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The Fix: How will Sarah Palin’s sarcasm play in 2012?

April 13, 2010

The Washington Post‘s Chris Cillizza notes on his blog, The Fix, that during a time when many politicians are toning down their sarcasm (at least publicly), Sarah Palin is ramping it up.

Sarah Palin signs autographs after speaking at the Southern Republican Leadership Conference in New Orleans on Friday, April 9. (AP Photo/Gerald Herbert)

Apparently Palin was at her sarcastic best at last week’s Southern Republican Leadership Conference, and was well received.

From The Fix

Former Alaska Gov. Sarah Palin delivered a well-received speech on Friday at the Southern Republican Leadership Conference, an address defined — as almost all of her public pronouncements have been in the 18 months since she emerged on the national political scene — by a stinging sense of sarcasm.

In her speech, Palin took her now-familiar stance as a wry critic of the Obama Administration.

“Yes we can spread the wealth around,” she said.

Palin questioned President Obama‘s stance on nuclear weapons, mocking “all the vast nuclear experience he acquired as a community organizer and as a part time Senator.”

“How’s that hopey, changey thing working for you now,” she asked.

I think Cilliza’s right when he says that sarcasm might play well with those who think likewise, but is a questionable tactic if you’re looking to change minds and garner support from those who are on the fence. To me, sarcasm is good for a quick laugh, but is often a poor substitute for real insight or solid criticism.

As Cillizza notes, if Palin’s looking for the presidential nomination in 2012, she might want to ease up on the wise cracks.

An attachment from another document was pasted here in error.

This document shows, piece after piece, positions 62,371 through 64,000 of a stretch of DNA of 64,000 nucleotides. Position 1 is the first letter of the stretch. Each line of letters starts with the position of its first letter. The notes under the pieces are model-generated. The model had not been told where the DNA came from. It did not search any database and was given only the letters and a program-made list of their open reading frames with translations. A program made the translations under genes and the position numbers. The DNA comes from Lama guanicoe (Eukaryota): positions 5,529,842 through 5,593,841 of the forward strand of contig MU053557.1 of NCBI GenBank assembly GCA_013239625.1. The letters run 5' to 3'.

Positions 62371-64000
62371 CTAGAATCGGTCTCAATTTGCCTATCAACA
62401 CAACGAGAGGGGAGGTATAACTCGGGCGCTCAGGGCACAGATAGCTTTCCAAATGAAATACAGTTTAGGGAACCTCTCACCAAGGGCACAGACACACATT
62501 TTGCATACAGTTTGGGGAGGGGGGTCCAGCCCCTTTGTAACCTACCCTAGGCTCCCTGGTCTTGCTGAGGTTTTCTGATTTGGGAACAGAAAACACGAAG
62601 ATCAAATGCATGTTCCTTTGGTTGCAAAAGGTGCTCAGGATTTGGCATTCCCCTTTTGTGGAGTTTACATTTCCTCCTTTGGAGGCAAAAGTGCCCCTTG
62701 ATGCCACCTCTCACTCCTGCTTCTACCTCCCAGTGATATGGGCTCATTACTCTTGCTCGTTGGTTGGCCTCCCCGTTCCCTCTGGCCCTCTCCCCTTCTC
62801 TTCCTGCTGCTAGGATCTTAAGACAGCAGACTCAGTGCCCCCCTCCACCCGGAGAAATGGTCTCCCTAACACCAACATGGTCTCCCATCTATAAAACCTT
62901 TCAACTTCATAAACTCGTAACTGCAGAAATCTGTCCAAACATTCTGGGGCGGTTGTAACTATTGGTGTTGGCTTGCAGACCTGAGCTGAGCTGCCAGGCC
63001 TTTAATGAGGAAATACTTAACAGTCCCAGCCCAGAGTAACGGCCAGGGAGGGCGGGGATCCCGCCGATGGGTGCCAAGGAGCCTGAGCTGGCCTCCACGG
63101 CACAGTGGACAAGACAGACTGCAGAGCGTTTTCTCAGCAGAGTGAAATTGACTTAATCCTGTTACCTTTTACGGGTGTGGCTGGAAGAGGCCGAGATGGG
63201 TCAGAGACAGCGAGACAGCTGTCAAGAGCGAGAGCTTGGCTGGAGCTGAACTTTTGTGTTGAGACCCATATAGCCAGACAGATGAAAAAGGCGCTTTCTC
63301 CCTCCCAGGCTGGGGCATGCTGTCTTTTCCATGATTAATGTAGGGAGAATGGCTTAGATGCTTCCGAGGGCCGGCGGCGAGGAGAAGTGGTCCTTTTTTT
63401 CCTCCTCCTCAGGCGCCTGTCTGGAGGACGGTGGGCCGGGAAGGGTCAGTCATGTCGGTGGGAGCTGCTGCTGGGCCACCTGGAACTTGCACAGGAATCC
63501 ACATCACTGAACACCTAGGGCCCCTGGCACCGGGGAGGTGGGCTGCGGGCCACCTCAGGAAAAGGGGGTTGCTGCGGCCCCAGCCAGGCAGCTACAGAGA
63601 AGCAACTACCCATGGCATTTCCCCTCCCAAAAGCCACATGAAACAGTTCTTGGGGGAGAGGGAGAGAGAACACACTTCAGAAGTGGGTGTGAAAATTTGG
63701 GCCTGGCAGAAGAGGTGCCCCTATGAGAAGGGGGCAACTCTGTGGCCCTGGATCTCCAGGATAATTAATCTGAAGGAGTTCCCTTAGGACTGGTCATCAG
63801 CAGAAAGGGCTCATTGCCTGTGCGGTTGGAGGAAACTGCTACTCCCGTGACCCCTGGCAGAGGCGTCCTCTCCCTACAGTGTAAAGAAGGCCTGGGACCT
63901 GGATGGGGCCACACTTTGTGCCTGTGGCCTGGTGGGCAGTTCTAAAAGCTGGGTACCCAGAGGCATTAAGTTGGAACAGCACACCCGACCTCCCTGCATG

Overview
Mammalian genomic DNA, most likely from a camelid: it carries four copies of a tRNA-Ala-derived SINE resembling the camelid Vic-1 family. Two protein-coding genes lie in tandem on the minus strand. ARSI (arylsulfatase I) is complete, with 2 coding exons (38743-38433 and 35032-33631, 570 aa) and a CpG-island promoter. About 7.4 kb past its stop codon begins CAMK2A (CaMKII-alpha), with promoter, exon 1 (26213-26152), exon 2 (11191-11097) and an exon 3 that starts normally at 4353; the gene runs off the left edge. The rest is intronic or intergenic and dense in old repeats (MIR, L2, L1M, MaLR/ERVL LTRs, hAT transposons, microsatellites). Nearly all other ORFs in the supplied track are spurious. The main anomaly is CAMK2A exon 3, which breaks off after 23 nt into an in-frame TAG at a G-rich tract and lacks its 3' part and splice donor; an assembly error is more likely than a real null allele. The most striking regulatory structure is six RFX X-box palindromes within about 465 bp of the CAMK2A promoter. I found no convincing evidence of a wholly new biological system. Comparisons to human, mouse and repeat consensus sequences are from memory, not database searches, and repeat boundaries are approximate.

From Cillizza –

Sarcasm rarely plays well in politics — particularly among the independent voters who typically decide elections. It’s why naturally sarcastic pols — President Obama among them — largely avoid any wise-cracking in public.

Palin seems to be pursuing a different path — growing more rather than less sarcastic the longer she spends on the national stage. (Remember that Palin’s first ever major speech — at the 2008 Republican National Convention — showed glimpses of a sarcastic Palin but by and large was a study in earnestness.)

Palin’s sarcasm strategy will almost certainly affirm to some within the party’s base that she is their most able combatant against Obama. But, for others — Republicans and independents alike — it’s likely to sow some doubts about whether she is up to the task of governing if she is elected to the nation’s top office.

Any thoughts?

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One Comment
  1. Steve permalink
    April 13, 2010 9:14 am

    Her wit (or lack thereof) will be her undoing, in the final analysis. Her 15 minutes are ticking away…

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